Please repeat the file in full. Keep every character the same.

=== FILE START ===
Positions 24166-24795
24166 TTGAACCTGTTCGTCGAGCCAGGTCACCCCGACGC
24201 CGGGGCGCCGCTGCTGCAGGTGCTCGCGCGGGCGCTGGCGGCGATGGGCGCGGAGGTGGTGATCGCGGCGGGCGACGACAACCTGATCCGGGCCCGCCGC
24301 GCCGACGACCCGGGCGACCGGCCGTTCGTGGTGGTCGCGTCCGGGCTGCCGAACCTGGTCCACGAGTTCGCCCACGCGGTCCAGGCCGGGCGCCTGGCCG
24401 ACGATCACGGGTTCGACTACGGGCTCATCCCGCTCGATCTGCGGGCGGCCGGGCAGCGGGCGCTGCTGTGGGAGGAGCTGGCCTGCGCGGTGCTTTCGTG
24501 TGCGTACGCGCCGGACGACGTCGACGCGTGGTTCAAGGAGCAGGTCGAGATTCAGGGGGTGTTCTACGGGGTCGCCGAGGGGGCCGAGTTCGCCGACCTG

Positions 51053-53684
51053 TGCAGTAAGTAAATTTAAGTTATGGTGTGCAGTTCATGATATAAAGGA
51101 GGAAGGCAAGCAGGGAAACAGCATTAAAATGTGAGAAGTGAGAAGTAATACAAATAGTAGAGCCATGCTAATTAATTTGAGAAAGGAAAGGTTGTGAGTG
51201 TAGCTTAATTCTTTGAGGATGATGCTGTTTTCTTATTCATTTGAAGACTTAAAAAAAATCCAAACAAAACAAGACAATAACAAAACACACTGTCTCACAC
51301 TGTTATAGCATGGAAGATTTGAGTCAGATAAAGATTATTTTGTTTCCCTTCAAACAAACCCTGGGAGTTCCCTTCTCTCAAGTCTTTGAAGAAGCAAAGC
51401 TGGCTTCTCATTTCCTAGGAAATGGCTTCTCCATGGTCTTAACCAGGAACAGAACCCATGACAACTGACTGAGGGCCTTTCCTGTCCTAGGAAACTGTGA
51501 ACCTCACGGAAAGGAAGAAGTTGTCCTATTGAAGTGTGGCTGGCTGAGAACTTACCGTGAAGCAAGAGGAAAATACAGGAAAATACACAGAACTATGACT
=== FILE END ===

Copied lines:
Positions 24166-24795
24166 TTGAACCTGTTCGTCGAGCCAGGTCACCCCGACGC
24201 CGGGGCGCCGCTGCTGCAGGTGCTCGCGCGGGCGCTGGCGGCGATGGGCGCGGAGGTGGTGATCGCGGCGGGCGACGACAACCTGATCCGGGCCCGCCGC
24301 GCCGACGACCCGGGCGACCGGCCGTTCGTGGTGGTCGCGTCCGGGCTGCCGAACCTGGTCCACGAGTTCGCCCACGCGGTCCAGGCCGGGCGCCTGGCCG
24401 ACGATCACGGGTTCGACTACGGGCTCATCCCGCTCGATCTGCGGGCGGCCGGGCAGCGGGCGCTGCTGTGGGAGGAGCTGGCCTGCGCGGTGCTTTCGTG
24501 TGCGTACGCGCCGGACGACGTCGACGCGTGGTTCAAGGAGCAGGTCGAGATTCAGGGGGTGTTCTACGGGGTCGCCGAGGGGGCCGAGTTCGCCGACCTG

Positions 51053-53684
51053 TGCAGTAAGTAAATTTAAGTTATGGTGTGCAGTTCATGATATAAAGGA
51101 GGAAGGCAAGCAGGGAAACAGCATTAAAATGTGAGAAGTGAGAAGTAATACAAATAGTAGAGCCATGCTAATTAATTTGAGAAAGGAAAGGTTGTGAGTG
51201 TAGCTTAATTCTTTGAGGATGATGCTGTTTTCTTATTCATTTGAAGACTTAAAAAAAATCCAAACAAAACAAGACAATAACAAAACACACTGTCTCACAC
51301 TGTTATAGCATGGAAGATTTGAGTCAGATAAAGATTATTTTGTTTCCCTTCAAACAAACCCTGGGAGTTCCCTTCTCTCAAGTCTTTGAAGAAGCAAAGC
51401 TGGCTTCTCATTTCCTAGGAAATGGCTTCTCCATGGTCTTAACCAGGAACAGAACCCATGACAACTGACTGAGGGCCTTTCCTGTCCTAGGAAACTGTGA
51501 ACCTCACGGAAAGGAAGAAGTTGTCCTATTGAAGTGTGGCTGGCTGAGAACTTACCGTGAAGCAAGAGGAAAATACAGGAAAATACACAGAACTATGACT